The Great Eagle
by Gad Nahshon
In our modern Jewish history in the modern Jewish culture there was only one 'Great Eagle.' He was the great Yiddish actor, a legend, Jacob Adler. (Adler in German: Eagle). Adler is also famous as the father of a unique dynasty, the 'aristocratic' family of the Yiddish Theater. He had only two wives and many love affairs. He had nine talented children. Adler died in 1926 but his wife, the great actress, Sara Adler, died in 1953. Among the couples famous children were: Stella Adler, Luther Adler, Ciela Adler, to mention a few. They were successful in the American theater as well as in Hollywood.
Lulla Rosenfeld Adler's grandchild became his biographer. She dedicated her life to preserving the legacy of the 'Great Eagle.' She also translated and edited Adler's memoirs which were published in Yiddish from 1916 to 1919 and in 1925 in the socialist newspaper Die Varheit (The Truth). We should praise the new publication of this illuminating memoir by Applause Theatre Books (212-575-9265) entitled Jacob Adler - A life on the Stage, a Memoir.
Lulla Rosenfeld, in this book, enriched the reader by her commentary. She provided the reader with history and background of the Yiddish theater since the 1880's until 1930's. We also were enriched by Stella Adler's introduction. Certainly it is a marvelous fascinating life story. It is a story of a giant. It is also the story of the Golden Age of the Yiddish theater. It is a great contribution to our cultural history. It is a unique story because it is also a story of Jewish survival in an anti-Jewish world.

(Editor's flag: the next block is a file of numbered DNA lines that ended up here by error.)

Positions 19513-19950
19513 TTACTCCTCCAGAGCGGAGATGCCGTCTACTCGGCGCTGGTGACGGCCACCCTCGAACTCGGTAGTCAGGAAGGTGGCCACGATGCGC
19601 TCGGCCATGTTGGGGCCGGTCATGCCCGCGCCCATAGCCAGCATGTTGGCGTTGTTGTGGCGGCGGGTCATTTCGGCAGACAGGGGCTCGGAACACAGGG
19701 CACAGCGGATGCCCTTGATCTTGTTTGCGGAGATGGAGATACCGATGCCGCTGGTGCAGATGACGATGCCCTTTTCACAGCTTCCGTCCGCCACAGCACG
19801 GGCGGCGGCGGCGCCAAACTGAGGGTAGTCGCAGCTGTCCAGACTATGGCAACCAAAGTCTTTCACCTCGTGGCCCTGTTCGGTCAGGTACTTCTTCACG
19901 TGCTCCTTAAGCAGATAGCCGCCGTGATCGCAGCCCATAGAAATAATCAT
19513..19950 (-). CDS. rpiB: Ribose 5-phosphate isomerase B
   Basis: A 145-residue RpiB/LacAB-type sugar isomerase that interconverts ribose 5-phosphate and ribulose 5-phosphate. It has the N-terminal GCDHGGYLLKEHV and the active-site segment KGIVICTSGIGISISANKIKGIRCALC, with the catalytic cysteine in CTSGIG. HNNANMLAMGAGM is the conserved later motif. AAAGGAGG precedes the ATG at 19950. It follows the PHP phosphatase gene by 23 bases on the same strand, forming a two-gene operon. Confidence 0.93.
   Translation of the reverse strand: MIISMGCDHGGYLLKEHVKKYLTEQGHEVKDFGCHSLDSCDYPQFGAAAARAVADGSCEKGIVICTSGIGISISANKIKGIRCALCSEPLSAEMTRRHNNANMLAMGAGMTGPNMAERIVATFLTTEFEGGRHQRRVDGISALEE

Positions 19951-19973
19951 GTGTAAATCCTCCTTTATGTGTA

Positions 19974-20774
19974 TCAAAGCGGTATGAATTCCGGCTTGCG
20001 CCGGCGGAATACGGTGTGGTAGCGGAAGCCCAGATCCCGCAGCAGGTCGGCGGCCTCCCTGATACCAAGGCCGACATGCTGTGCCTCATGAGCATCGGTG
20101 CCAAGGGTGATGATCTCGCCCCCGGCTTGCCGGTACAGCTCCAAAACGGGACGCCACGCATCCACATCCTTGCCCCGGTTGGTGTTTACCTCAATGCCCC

It is the life story of Jacob Adler's survival. Adler was born in Odessa. As a teenager he was attracted by the Russian theater. Then he joined one of the Yiddish theater groups which were active in the 1870's. Adler was a great actor, a great dancer, but a bad singer. He understood that he must be a quality actor. He gained experience by acting with his troupe in various Russian or Polish cities. He also married Sonia Oberlander, a member of this troupe, the 'Rosenberg Troupe.' There were, up to 1882, two more active troupes in Russia: Goldfaden's and Sheikevitch. Adler met the 'King' Goldfaden but he worked with Rosenberg, his mentor.
In Lodz, Adler gained his fame by playing as 'Uriel de Acosta' (a play by Karl Gutzkow). It should be noted that Lulla Rosenfeld argued that the theater was a brainchild of the Jewish enlightenment movement (Haskala) and not of the 'Purimspiel' (Purim Pageants). Acosta (1585-1640), a 'marranos', fought for enlightenment in the Jewish community of Amsterdam. So many 'Maskilim' came to see the play. The pogroms of the 1880's almost destroyed the Jewish life in Russia. Jews started to emigrate from Russia and on Aug. 7, 1883, the czar, Alexander III, published a specific edict against the Yiddish theater. Adler had to leave the country and at the end of November 1883, he came to London. He acted in various London 'Dramatic Clubs' and among his successes was the play The Odessa Beggar (Felix Pyat-Herman Fidler).
After seven years, Adler decided to come to America for good. He played in various Jewish theaters on Second Avenue and later established his own theater. He was active in America from 1889 to 1926. Adler's success in London's The Robber, by Schiller, contributed to his fame: "...when I came to America in 1889, I was already known by the proud name Nesher Hagadol (The Great Eagle) and was an actor famous throughout the Yiddish theatrical world," wrote Adler. And that was the truth!